Cutline: Daniel Payne (from left), Kelly Russell and Phil Churchill perform in Robert Chafes play Emiles Dream. Submitted photo
Performed on a stage furnished only with curved ramp and six suspended, dummy fiddles that are unhooked from time to time to serve as props, Robert Chafe's "Emile's Dream" is a work chronicling the life and showcasing the music of Emile Benoit, featuring not one, not two, but three identically costumed actor-fiddlers to represent the person and play the music of the folk musician from the Port-au-Port Peninsula.
The trio of Phil Churchill, Kelly Russell, and Daniel Payne tell and enact the story of Benoit's life, derived from the playwright's interviews with family, friends, colleagues, and proteges. The three actors toss dialogue and narrative back and forth between one another like a bouncing ball, while addressing the audience directly and disarmingly, like old-time story-tellers. The three fiddlers expertly play the traditional music and the new inspirations that formed Benoit's musical repertoire, sometimes singly, sometimes multiply voiced, interweaving fiddle music with evocation of a happily lived life.
The first half comprises familiar anecdotes of growing up in outport Newfoundland - jigging cod, scary stories of walking home in the dark, courtship and marriage, the scourge of tuberculosis, primitive folk medication, births and deaths, and the daily round of work and play.
Clean and candid in presentational effect, there is nevertheless a deal more sub-surface subtlety than at first meets the eye, not to mention a few tricks and feints within the stylistic simplicity. And woven into and around the storyline are a myriad of traditional tunes that the young Emile was playing at dances and parties, joyfully performed by three violin disciples following in the steps of the master.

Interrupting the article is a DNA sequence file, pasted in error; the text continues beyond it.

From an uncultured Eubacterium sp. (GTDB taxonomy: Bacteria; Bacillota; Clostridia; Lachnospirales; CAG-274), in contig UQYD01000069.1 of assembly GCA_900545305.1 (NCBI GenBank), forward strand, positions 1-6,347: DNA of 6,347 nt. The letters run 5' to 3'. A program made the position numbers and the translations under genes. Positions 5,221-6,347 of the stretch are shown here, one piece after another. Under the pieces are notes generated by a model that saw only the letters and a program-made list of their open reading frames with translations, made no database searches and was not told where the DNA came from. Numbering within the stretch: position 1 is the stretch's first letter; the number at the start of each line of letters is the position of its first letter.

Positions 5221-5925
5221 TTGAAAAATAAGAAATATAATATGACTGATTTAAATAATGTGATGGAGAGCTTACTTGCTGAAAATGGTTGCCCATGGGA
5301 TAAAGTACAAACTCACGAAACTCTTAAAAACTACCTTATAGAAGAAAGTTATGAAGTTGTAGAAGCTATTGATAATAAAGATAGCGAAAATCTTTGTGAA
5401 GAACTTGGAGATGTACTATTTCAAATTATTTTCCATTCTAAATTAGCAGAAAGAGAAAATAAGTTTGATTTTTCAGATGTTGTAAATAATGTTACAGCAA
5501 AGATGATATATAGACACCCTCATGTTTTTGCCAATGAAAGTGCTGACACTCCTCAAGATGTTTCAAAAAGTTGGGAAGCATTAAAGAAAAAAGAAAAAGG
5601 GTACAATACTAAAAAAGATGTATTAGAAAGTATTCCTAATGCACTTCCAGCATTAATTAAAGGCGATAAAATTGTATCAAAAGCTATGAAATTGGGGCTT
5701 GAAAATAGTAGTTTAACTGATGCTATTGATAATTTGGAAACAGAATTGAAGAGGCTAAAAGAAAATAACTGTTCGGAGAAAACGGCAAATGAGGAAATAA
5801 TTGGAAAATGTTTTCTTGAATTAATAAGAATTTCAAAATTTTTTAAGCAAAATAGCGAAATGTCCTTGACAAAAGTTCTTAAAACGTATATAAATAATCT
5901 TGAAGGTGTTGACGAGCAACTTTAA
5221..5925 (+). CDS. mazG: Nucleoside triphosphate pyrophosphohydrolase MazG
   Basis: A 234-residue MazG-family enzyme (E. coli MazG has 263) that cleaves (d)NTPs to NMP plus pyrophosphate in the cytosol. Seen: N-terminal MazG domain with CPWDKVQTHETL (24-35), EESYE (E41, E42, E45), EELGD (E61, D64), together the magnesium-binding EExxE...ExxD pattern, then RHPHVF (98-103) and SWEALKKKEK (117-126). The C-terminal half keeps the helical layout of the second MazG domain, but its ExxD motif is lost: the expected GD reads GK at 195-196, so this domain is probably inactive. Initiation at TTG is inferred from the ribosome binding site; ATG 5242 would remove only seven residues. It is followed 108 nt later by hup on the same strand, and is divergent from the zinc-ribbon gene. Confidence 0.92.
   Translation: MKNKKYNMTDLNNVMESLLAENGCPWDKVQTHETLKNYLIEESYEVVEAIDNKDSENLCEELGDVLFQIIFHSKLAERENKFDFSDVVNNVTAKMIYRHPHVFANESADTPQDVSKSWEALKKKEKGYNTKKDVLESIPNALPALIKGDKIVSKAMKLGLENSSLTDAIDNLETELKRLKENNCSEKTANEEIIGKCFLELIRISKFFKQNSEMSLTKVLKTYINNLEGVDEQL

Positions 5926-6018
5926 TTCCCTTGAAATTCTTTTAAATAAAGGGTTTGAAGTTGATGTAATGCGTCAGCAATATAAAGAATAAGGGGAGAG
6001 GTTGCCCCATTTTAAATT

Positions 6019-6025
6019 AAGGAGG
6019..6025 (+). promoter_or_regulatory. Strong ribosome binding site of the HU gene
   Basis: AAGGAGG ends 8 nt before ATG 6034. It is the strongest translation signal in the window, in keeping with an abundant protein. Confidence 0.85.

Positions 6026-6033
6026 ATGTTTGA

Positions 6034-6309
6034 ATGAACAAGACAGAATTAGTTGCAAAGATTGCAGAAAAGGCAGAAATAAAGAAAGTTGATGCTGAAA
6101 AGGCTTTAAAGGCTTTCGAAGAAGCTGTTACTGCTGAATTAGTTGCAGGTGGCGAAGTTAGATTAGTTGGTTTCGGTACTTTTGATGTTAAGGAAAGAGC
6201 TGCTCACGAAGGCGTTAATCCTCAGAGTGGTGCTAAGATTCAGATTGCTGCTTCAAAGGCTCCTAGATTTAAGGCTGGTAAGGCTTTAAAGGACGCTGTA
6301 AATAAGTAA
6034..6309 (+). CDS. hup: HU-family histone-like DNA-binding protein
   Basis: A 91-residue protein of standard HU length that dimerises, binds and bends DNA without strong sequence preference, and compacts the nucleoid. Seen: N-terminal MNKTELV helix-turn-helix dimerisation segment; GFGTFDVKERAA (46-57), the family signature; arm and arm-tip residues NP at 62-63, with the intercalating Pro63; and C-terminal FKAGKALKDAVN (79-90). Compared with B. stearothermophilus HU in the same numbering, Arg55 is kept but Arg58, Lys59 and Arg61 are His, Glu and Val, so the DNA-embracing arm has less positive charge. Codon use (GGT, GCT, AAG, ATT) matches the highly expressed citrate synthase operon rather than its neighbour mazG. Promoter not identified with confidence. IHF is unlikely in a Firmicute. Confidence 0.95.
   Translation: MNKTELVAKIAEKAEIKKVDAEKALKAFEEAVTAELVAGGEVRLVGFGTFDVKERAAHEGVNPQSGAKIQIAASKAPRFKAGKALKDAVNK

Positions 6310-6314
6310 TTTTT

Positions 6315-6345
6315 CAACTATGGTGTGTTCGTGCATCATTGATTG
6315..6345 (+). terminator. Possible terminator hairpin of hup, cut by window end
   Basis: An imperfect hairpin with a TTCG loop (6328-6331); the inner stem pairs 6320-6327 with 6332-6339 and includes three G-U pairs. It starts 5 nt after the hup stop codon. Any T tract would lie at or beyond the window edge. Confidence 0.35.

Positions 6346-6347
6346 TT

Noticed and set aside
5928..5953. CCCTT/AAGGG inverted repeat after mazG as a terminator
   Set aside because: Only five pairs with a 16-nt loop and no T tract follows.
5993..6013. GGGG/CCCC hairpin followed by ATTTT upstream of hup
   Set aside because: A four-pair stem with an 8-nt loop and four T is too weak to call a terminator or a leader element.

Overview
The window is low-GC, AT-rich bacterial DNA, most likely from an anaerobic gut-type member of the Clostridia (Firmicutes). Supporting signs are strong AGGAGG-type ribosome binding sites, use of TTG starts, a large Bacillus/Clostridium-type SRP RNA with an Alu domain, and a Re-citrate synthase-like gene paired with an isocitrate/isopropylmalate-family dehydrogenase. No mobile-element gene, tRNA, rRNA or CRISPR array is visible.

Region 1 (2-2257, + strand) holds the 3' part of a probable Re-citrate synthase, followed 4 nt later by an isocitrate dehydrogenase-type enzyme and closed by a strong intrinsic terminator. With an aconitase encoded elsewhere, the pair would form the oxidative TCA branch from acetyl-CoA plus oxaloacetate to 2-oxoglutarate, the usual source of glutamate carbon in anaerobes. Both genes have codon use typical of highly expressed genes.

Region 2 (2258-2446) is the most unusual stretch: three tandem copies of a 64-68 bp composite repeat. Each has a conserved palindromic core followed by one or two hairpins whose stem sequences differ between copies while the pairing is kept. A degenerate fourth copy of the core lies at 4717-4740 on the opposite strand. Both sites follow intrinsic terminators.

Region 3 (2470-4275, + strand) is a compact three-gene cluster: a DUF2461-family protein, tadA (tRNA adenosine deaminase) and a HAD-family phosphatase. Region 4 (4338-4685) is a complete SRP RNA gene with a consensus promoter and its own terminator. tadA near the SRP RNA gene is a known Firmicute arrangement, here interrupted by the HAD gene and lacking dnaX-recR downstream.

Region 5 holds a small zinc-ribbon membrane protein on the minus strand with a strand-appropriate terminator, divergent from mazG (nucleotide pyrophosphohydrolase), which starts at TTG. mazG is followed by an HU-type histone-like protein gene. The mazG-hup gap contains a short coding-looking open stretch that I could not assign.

Perhaps because one is singularity, two is comparison (perhaps even competition), while three is collaboration, sharing the performance load as well as the musical memorialisation - amplifying, multiplying, even enriching the effect of the tale.
After the intermission, the second half of the story moves into the more recent past, when the elderly but still sprightly Benoit became a celebrity, re-discovered, feted, and promoted by folklorists (Gerry Thomas), folk groups (Pamela Morgan and Figgy Duff), local publishers (Kelly Russell), folk festivals at home and abroad, and local violinist (Christina Smith), all of whom were eager not only to honour the man but to ensure that his repertoire was recorded, archived, and saved. On opening night, it was a curious and touching experience to have two of the aforementioned sitting in the audience and a third onstage as one of the three Emiles, performing a script paying tribute not only to the legendary musician but to those who helped preserve the heritage transmitted by and through Emile Benoit.
Towards the end, the script becomes more sentimental and melancholy, as family dies and Emile sickens, the price of living about to be paid in the currency of mortality, with the dead Benoit's recorded voice introduced for the first and only time, poignantly overlapping and then displacing the singing of his living surrogates. But while the tristesse of decline, death, and burial is indulged, it is not allowed to prevail.
After The End, we are pulled back for a final rousing, triumphant, three-fiddle number, celebrating Benoit's musical tenacity and humanity.
Originally commissioned for performance in the Stephenville Festival, Robert Chafe's "Emile's Dream" was brought to St. John's by Artistic Fraud in association with the Festival. Directed by Jillian Keiley, and remarkably performed, both theatrically and instrumentally, by Churchill, Payne, and Russell, the affectionate and affecting exposition of the life and music of Emile Benoit ended a three-night run in the D. F. Cook Recital Hall on Sunday.
I hope you were fortunate enough to have been there on one of the nights.